- 1937) Rhapsody in Blue, An American in Paris,
Porgy and Bess - A Symphonic Picture Morton
GOULD (1913 - 1996) Latin American Symphonette
Leonard Pennario (piano); Hollywood Bowl SO/Felix Slatkin
EMI CLASSICS 6066912 [79:29]
too good and enjoyable to be missed … see Full
Felix Slatkin, leader of the MGM Studio Orchestra and the Hollywood
Quartet, was a musician of many and varied interests. He was
father of conductor Leonard and cellist Fred, friend of Frank
Sinatra and husband of cellist Eleanor Aller. Interestingly,
his recording of Delius’s Caprice and Elegy for
cello and small orchestra was the only version available for
many years. Having feet in many different camps, he was the
obvious choice for this repertoire for he has the ability, unlike
many conductors, to be able to treat lighter music with the
respect it truly deserves.
These performances of Gershwin’s best known, and loved,
works are superb. Just have a listen to the performance of An
American in Paris and you’ll know what I mean. The
opening is so nonchalant as to be almost a throw-away statement.
As he gets going you can hear his delight in the work, and he
allows some marvellously vulgar trombone playing to intrude
on the visitor’s walk round the City of Light. But there’s
also the coolest flutes you could imagine and the most sensual
cor anglais solo. The great blues tune is given a broad sweep
and the whole performance just swings with a very well calculated
insouciance. The strings at 13:16 have just got to be heard
for their sheerly sexual sound. This moment, alone, is worth
the modest asking price! Rhapsody in Blue is as fine
a performance and it’s good to hear Leonard Pennario in
full flight. Slatkin manages to make his orchestra sound, at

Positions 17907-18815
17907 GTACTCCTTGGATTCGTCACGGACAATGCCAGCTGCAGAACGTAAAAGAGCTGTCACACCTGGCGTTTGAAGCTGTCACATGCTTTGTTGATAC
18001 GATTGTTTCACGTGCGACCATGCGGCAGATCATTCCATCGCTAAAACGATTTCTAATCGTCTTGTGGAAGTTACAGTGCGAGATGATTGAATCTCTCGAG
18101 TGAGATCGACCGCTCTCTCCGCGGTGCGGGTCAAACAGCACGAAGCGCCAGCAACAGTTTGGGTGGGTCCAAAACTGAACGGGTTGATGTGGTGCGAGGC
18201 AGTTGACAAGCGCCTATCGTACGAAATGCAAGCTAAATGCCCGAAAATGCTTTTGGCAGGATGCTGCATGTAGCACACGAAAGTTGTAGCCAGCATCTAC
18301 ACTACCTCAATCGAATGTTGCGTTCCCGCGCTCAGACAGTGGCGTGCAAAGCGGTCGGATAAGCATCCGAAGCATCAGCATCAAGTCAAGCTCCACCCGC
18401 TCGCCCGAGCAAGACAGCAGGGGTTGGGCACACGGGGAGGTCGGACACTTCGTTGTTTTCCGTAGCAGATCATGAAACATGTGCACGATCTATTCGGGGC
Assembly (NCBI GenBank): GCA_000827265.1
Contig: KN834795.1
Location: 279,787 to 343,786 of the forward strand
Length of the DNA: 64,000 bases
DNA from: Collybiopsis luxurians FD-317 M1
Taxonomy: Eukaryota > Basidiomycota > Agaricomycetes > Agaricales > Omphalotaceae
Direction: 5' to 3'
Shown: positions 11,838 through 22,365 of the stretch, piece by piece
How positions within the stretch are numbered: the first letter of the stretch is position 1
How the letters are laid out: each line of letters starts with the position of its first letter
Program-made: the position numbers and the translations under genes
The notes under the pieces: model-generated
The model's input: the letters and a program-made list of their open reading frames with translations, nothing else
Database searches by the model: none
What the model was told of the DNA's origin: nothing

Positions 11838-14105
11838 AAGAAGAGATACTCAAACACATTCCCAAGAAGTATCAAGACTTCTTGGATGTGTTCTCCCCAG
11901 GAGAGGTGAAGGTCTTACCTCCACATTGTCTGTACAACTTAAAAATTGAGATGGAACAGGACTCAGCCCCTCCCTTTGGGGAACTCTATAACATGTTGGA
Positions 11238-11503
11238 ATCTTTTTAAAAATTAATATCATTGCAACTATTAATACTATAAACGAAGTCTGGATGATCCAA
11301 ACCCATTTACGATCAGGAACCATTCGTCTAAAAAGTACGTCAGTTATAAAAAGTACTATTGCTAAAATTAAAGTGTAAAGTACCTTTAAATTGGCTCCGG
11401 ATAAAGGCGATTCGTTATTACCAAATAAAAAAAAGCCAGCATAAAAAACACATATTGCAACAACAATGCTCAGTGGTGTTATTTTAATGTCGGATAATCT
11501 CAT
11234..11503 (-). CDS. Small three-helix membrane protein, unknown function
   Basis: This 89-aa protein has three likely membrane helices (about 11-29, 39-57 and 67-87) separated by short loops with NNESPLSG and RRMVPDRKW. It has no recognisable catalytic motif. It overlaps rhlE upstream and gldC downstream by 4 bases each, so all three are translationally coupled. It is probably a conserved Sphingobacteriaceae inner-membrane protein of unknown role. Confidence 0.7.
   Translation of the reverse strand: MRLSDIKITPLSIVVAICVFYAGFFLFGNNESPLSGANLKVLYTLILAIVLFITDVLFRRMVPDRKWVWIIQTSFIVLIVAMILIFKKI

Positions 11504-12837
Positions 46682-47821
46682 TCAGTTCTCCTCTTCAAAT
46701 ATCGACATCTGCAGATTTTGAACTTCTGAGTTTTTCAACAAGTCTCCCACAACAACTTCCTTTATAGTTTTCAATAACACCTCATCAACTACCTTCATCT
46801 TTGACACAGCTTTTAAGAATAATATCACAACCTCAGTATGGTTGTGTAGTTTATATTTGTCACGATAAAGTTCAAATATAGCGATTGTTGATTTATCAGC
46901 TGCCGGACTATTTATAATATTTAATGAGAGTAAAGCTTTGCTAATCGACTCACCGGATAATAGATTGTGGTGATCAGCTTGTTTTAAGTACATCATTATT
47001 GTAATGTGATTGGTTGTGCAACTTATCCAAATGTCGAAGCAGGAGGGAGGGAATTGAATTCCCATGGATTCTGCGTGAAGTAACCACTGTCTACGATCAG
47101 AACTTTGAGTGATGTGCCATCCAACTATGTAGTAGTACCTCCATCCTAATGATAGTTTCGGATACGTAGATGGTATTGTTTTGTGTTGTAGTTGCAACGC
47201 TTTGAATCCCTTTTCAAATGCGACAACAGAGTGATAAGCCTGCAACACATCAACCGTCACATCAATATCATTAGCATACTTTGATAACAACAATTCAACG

times, as if it were a jazz band, and he allows the saxophones
to be heard but never to overpower the texture, as can so easily
happen. What makes these performances so good is that whilst
they are occasionally brash and vulgar - nothing wrong with
that for the music can take it, it is, after all, very extrovert
stuff - Slatkin injects real love and care. That is what lifts
these performances into a special category, occupied only by
Gershwin’s own performances and those by Oscar Levant
and Julius Katchen.
Robert Russell Bennett’s scenario of music from Porgy
and Bess although created after Gershwin’s death,
was made before Gershwin’s own suite had been discovered.
Bennett often made these kinds of pieces from vocal works he
had had a hand in bringing to life. Interestingly he made a
version of West Side Story, which is quite different
to Bernstein’s own Symphonic Dances. All the tunes
are here and what I like about this performance is that it has
a concert room feel. Never for one minute did I miss the voices
singing the tunes.
In some ways, Morton Gould’s Latin American Symphonette
is the most successful work here, because he isn’t trying
to be anything other than an entertainer. Occasionally I wonder
about Gershwin, who tried so hard to make it in the concert
hall, that he seems to be trying too hard. No such problems
with Gould. He truly was equally at home on Broadway, in Hollywood
and in Carnegie Hall. He, certainly, was a more all-round composer.
The title Symphonette came about because Gould noticed
that there were, in many homes, kitchenettes and similar things
so he thought that perhaps music should be brought up to date.
Thus he wrote a Concertette for piano and four Symphonettes
for orchestra - the famous Pavan is the middle movement
of the 2ndSymphonette. He later
regretted the titles but I cannot see why for here is one of
the most joyous pieces I know. The four movements are a rumba,
tango, guaracha and a final, riotous, conga. They make an enjoyable
suite which is infectious in its charm and good nature. The
orchestration is brilliant and always interesting. Slatkin’s
performance is exemplary, if not quite matching Howard Hanson’s
superb mono Mercury recording (which appears not to be available
at the moment) which has a sweep so extrovert that one is carried
away with the fiesta the orchestra unleashes upon you. Slatkin
is less Spring Break than Hanson, but more Fourth of July. Nevertheless
this is excellent and it completes a disk I could not be without.
The sound is very good with a rich and full-blooded bloom. You’d
never guess that they were all made over fifty years ago!
This is far too good and enjoyable to be missed.